Apple Files For Touch-Sensitive Patent - InformationWeek

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Apple Files For Touch-Sensitive Patent

Could iPod, iMac, iBook, MacBook, and PowerBook lovers see touch-pad capabilities in time for the 2006 holiday season? Apple isn't saying.

UPDATE: A previous version of this story incorrectly characterized the status of Apple's patent application.

Apple Computer Inc. has filed a patent with the United States Patent and Trademark Office for touch-screen technology. The latest patent form was filed on Feb. 2.

The patent is for touch screen, touch pad and other types of touch-sensing technology. The document identifies a computer method for processing touch inputs, including reading data from a touch sensitive device with multipoint capabilities and identifying at least one multipoint gesture from the touch-sensitive device.

Could iPod, iMac, iBook, MacBook, Powerbook lovers see touch-pad capabilities in time for the 2006 holiday season? Apple did not immediately return a request for comment.

Based on the available public information, the U.S.P.T.O. has not yet examined the claims of the application, according to Eric Ringer, patent agent at Smith Frohwein Tempel Greenlee Blaha LLC, in an e-mail. "After the U.S.P.T.O. examines the claims of an application, the U.S.P.T.O. issues an 'Office Action' in which it provides grounds for granting or rejecting the patent application," he said. "It is too early to tell whether Apple will recieve the patent for the touch-screen technology and it is too early to determine what the claims of any prospective patent may actually look like." Ringer said if the U.S.P.T.O. eventually issues a patent to Apple, it could take years.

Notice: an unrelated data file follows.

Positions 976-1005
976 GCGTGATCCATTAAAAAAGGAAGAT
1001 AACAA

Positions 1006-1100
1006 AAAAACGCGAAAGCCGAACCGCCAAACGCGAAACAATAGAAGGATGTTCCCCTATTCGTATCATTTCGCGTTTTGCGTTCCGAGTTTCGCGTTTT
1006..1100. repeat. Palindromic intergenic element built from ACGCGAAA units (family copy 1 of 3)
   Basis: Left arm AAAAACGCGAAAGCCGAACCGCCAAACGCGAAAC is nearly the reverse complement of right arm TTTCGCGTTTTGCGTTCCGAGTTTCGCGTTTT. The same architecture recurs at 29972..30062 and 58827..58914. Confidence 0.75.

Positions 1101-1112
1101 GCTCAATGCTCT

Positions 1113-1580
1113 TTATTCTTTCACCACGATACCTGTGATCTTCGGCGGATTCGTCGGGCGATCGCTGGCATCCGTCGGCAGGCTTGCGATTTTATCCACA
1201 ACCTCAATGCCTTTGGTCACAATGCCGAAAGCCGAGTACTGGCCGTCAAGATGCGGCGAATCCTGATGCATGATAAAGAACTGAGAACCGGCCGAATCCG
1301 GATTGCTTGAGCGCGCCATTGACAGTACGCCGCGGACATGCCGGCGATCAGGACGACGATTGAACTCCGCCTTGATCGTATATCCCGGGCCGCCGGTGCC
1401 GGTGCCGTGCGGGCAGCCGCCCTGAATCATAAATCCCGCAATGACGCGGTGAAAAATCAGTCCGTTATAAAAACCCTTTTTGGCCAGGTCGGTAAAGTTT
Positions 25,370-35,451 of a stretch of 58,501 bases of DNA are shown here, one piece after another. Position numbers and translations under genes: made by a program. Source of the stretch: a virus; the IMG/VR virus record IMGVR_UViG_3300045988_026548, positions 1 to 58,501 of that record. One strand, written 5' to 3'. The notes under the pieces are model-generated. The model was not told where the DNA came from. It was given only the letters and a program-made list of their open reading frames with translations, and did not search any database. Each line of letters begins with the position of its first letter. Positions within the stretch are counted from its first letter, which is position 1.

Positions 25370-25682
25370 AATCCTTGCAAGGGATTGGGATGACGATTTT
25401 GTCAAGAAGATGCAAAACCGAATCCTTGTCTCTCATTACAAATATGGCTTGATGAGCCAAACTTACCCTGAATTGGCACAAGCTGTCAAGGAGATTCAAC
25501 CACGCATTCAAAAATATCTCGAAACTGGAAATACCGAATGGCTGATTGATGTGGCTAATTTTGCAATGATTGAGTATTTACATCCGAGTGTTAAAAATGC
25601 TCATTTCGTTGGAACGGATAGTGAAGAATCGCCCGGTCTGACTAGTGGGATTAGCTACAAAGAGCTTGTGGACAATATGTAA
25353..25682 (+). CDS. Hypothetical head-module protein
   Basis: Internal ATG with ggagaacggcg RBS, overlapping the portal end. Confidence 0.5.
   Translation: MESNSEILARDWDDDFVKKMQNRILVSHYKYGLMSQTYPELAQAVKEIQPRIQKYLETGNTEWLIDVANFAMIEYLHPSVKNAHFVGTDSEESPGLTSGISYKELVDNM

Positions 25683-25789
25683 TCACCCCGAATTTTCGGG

Kimberly Allen, director of technology and strategic research at iSuppli Corp., said the document appears "pretty straightforward." It looks like a "patent about recognizing gestures on a touch screen -- two taps, a pan, a zoom -- by different finger actions," she said.

These touch inputs are translated into zoom or pan gestures, or grouping, rotating and page turning.

Innovative companies, similar to Apple, file dozens, if not hundreds, of patents annually. It's not certain that Apple will ever use the technology. Written into the patent proposal, however, is an example for illustrating a method using two fingers to zoom in on a North America map that contains several layers of information.

The zoom function is described in the following passage. "To zoom in on California, the user starts to spread their fingers apart" and "as the fingers spread apart further (distance increases), the map zooms in further on Northern California, then to a particular region of Northern California, then to the Bay area, then to the peninsula (e.g., the area between San Francisco and San Jose Area), and then to the city of San Carlos located between San Francisco and San Jose. In order to zoom out of San Carlos and back to North America, the fingers are closed back together following the sequence described above, but in reverse."

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